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Albania: between a rock and a hard place

A recent spate of terrorist attacks in Albania has drawn virtually no international attention. But the consequences for the country could prove very serious indeed.

2015 did not “debut” well for Europeans following the deadly attacks in Paris and Copenhagen. The brutality of the Kouachi brothers and grotesque video images broadcasting the execution of 12 people outside Charlie Hebdo headquarters in Paris, did not only alarm public opinion over the rise of Islamic terrorism in Europe, but raised fears over European-Patriot-Act-styled measures in countering future threats.

Indeed, and as French Prime Minister, Manuel Valls, declared before France’s National Assembly, “[France] must respond to this exceptional situation with exceptional measures” and monitor high-risk passengers. Furthermore, Former French Minster of the Budget (under former President Nicolas Sarkozy), Valérie Pécresse, went even further suggesting that France should adopt its own type of the USA Patriot Act.

In Berlin, German Chancellor, Angela Merkel was pushing efforts towards adopting a new EU law on data retention whereas, just 678 miles north, UK’s Prime Minister David Cameron announced new surveillance legislations outlawing certain forms of encrypted digital communication in thwarting the means by which terrorist groups’ activities could be facilitated.

Leaving the EU club for a while, there’s one country whose endogenous terrorism has not – for reasons which I consider wrong and with long-term calamitous consequences – drawn much attention. Since February 2013, when the newly-elected coalition government, between Socialist Party of Albania (PS) and Socialist Movement for Integration (LSI), assumed power, Albania has witnessed an unprecedented wave of what the government has dubbed “terror attacks”.

One of the most recent incidents of terrorist activity took place on February 10, when two powerful explosions damaged a pharmacy business, reportedly owned by the family of Albania’s Interior Minister Saimir Tahiri, and the apartment of a senior police officer. The third bomb, which was placed at a bus station near Vasil Shanto School in Tirana, was successfully defused.

Albania’s recent state of turmoil appear aimed at the government’s anti-crime drive. Indeed, the government initiated and successfully delivered on its pre-election promises of cracking down on cannabis cultivation in the notorious village of Lazarat.

Saimir Tahiri – Albania’s acting Minister of Interior Affairs – was chosen as the “frontman” to lead the fight against organized crime and corruption which have, since its very inception as an independent democratic state in 1991, deprived Albania from prospering. According to Transparency International, Albania ranks 110th out of 175 states monitored in 2014, making Albania and Kosovo the region’s most corrupt states. On a business level, Business-Anti-Corruption Portal notes that Albania, compared to the regional average, is “the country where the highest percentage of companies expects to give gifts to get a government contract”.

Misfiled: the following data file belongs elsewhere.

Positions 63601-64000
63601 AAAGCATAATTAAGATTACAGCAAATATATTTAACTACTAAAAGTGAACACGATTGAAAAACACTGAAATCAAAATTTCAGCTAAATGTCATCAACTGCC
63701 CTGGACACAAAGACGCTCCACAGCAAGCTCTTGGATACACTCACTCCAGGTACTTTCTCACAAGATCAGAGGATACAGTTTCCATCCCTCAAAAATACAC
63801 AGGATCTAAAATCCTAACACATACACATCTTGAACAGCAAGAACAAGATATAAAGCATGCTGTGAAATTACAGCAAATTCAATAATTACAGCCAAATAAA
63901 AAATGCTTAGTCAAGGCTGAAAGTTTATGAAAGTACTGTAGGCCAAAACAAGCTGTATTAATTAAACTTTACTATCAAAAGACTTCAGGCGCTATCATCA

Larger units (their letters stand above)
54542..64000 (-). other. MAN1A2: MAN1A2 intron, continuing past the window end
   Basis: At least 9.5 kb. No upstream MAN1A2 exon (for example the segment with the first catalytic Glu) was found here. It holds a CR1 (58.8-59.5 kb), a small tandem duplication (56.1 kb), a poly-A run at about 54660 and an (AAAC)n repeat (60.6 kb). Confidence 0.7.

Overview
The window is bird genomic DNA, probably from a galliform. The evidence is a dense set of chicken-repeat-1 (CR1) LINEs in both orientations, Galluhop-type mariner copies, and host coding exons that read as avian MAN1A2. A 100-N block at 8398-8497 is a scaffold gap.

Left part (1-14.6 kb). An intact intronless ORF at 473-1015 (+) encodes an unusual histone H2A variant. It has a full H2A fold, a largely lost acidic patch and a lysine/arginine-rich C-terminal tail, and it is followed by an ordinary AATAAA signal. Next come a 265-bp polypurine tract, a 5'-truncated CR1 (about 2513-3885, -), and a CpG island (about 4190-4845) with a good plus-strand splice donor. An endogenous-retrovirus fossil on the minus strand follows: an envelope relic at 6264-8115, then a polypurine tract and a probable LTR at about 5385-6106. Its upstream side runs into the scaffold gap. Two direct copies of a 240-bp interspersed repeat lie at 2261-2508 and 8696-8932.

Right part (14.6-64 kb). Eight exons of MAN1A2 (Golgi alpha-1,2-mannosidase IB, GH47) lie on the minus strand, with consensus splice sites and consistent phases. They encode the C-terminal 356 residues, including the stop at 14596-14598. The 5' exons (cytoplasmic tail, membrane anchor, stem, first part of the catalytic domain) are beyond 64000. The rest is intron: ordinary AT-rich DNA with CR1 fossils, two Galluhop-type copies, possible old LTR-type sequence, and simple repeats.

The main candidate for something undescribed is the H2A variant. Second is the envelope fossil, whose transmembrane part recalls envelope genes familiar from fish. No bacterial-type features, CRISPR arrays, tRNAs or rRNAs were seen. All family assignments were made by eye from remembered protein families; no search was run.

Where does Albania’s esoteric hurdles stand in the European post-Charlie Hebdo arena however?

Fear is at the epicenter of what defines terrorism and, indeed fear, has set foot deep in 2015 Albania. Post- Charlie Hebdo mood in Europe may, rightfully so, encourage other states – in this case Albania – to initiate reforms on security legislation and intelligence.

If that is to occur however, Albania’s chances of developing politically authoritarian tendencies could prove dramatically high. Indeed, Albania’s weak state institutions, operating under an equally weak legal system, in conjunction with a judiciary which lacks independence and accountability, could produce a fertile ground for “Hobbesian desires” to manifest.

Rubbing salt in the wound, Albania’s past too could be seen problematic. Before 1991, the territory of what is now Albania, found itself under autocratic rule (under Roman, Byzantine, Bulgarian and Ottoman empires, the Kingdom of Albania and a communist dictatorship under Enver Hoxha) which has, undeniably, contributed in the formation of Albania’s present-day identity.

It should be mentioned, that according to CIVICUS Civil Society Index Analytical Report, “the short history of Albania as a free and independent country, and even shorter history as a functioning democracy, has been largely reflected in the history of civil society”.

Albania’s path towards EU membership have greatly encouraged and indeed improved the picture on the ground. The rise of terrorist activities across Europe – including Albania – however, could signal the beginning of Europe’s “introvert” character willing to push forward (on a national level) extreme measures in bringing terrorist activities under control.

If Berlin or Paris – with their vibrant civil societies and consolidated democratic institutions – are able to cope with it, for Tirana, similar measures could prove catastrophic.

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About the author

Klaudio Llusku holds a bachelor’s degree in International Relations (summa cum laude) and a master’s (merit) in Politics, Security and Integration at UCL.

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